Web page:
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02 Oct 2009 12:59
The global economy is on unsteady legs, the World Bank warned on Friday, saying that 2010 would be “a highly uncertain economic year” as other signals took the gloss off talk of a quick recovery.
The warning came as stock markets tumbled around the world and the United States, the world’s biggest economy, prepared to unveil monthly unemployment figures expected to show the jobless rate rising to 9,9%.
The International Monetary Fund (IMF) raised its economic growth forecasts for next year for most major advanced and emerging economies, on Thursday.
But experts warn that unemployment will rise, that recovery will be slow at best, and that there could even be a return to recession.
“We’ve broken the fall of the financial crisis but it’s
certainly too early to declare success,” World Bank president Robert Zoellick said in Istanbul in the runup to the annual meetings of the IMF and the World Bank.
“2009 will continue to be a difficult year and 2010… a highly uncertain economic year,” he said, citing in particular the risk of inflation in Asian economies and the social effects of rising unemployment.
“We expect that unemployment will continue to go up and it’ll be slow in coming down ... When you have large-scale unemployment those at the bottom are hurt the most and have the least cushion,” he added.
IMF managing director Dominique Strauss-Kahn issued a similar warning about mounting job losses, telling reporters in Istanbul: “I’m still very much concerned about unemployment ...
It casts a long shadow over the recovery.”
In Europe, figures released on Thursday showed the unemployment rate in the 16-nation eurozone hit 9,6% in August.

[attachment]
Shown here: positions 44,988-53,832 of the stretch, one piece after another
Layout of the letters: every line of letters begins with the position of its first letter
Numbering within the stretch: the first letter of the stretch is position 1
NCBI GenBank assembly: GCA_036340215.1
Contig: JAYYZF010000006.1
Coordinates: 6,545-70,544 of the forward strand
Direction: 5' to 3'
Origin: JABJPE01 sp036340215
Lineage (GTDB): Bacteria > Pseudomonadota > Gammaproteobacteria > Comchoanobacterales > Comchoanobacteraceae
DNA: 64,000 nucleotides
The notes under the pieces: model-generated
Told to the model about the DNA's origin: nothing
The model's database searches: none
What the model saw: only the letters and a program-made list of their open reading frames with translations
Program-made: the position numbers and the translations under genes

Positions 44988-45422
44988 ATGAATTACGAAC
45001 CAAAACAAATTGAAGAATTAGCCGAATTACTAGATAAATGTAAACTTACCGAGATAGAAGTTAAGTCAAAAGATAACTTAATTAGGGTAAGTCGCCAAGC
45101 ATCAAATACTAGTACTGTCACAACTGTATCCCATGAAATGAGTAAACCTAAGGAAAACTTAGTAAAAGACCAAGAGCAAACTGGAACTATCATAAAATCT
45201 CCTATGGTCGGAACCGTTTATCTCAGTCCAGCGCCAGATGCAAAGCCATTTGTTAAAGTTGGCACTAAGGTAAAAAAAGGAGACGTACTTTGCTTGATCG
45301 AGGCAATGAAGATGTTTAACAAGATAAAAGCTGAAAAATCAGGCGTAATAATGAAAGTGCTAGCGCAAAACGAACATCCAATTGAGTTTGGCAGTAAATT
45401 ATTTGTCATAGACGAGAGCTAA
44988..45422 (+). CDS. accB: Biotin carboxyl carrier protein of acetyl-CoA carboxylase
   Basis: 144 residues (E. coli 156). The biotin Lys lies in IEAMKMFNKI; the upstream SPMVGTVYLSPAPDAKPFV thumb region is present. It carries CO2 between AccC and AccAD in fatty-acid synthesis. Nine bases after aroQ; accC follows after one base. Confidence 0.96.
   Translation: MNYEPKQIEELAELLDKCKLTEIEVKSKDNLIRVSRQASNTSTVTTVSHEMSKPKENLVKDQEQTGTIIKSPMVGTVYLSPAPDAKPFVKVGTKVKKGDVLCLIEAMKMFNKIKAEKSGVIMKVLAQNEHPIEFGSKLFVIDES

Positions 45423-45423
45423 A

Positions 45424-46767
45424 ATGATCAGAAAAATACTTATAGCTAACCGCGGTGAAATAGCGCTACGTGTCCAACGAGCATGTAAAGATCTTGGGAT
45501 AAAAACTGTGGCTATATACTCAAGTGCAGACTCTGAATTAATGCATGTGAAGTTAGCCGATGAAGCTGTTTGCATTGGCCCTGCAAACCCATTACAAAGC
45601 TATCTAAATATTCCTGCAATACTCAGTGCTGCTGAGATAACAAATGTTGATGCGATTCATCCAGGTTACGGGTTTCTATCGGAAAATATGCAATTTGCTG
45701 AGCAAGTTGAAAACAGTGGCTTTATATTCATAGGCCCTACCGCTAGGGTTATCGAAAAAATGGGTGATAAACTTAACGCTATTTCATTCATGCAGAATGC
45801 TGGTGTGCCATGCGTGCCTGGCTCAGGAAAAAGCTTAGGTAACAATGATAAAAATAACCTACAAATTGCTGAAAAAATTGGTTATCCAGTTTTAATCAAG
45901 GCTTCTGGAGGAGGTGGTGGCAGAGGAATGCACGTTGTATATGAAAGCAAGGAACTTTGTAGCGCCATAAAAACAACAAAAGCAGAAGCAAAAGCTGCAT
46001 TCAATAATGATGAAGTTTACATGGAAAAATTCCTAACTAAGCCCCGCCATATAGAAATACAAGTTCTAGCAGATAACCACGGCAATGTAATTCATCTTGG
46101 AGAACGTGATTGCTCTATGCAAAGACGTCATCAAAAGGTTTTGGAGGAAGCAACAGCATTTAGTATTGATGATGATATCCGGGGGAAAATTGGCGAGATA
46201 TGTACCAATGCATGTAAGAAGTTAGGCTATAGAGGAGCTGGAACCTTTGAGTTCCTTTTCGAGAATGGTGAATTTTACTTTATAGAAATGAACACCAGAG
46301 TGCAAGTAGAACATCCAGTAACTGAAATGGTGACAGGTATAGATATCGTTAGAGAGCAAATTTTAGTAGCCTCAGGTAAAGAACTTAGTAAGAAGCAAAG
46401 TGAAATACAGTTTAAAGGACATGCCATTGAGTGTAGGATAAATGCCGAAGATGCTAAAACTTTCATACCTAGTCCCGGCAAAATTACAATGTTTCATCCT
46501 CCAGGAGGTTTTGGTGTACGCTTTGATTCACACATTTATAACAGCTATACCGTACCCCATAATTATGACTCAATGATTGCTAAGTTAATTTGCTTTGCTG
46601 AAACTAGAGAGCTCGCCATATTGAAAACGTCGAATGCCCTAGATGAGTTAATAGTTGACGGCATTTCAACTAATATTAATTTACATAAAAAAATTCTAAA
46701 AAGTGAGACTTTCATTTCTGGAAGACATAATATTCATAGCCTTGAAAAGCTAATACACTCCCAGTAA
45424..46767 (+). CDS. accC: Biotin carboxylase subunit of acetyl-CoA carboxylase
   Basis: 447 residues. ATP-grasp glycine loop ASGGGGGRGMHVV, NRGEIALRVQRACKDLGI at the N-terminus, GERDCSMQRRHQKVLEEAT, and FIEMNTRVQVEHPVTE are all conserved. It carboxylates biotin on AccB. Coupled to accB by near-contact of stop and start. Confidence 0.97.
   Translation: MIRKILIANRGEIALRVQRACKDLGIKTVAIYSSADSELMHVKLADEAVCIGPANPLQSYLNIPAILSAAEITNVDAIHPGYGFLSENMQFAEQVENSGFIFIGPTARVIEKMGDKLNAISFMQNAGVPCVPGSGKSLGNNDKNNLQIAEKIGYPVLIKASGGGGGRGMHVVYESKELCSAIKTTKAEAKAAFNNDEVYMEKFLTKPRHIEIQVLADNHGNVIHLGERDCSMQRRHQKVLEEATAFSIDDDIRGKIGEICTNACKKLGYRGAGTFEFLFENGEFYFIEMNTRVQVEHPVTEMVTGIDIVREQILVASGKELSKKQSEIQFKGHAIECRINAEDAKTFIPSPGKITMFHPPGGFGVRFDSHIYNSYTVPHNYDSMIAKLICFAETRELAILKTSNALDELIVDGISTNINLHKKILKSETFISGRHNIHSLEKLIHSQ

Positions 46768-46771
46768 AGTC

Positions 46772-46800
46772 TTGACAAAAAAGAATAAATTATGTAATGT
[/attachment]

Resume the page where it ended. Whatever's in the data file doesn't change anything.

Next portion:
Japan, meanwhile, said on Friday that its jobless rate fell to 5,5% in August—the first improvement in seven months.
Japanese shares closed down 2,47%, however, after a plunge on Wall Street, where the Dow Jones Industrial Average lost 2,09% on Thursday amid fears about a possible setback in recovery for US manufacturing.
Jitters on the stock markets are mirroring broader concerns among experts about the stability and pace of the recovery.
Brian Coulton, head of global economics at international credit ratings agency Fitch, said he expected “the pace of expansion to remain weak by the standards of previous recoveries and fragile to shocks.”
Fitch said the speed of global economic growth “may ease somewhat in mid-2010 as the boost from the inventory cycle and normalisation in world trade flows fades” but added that growth would remain positive.
Some economists have warned about the possibility of a “double-dip recession,” with economic contraction following the current recovery.
Strauss-Kahn said on Thursday that a return to recession could be a risk if major governments start winding up economic stimulus plans too early.—Sapa-AFP
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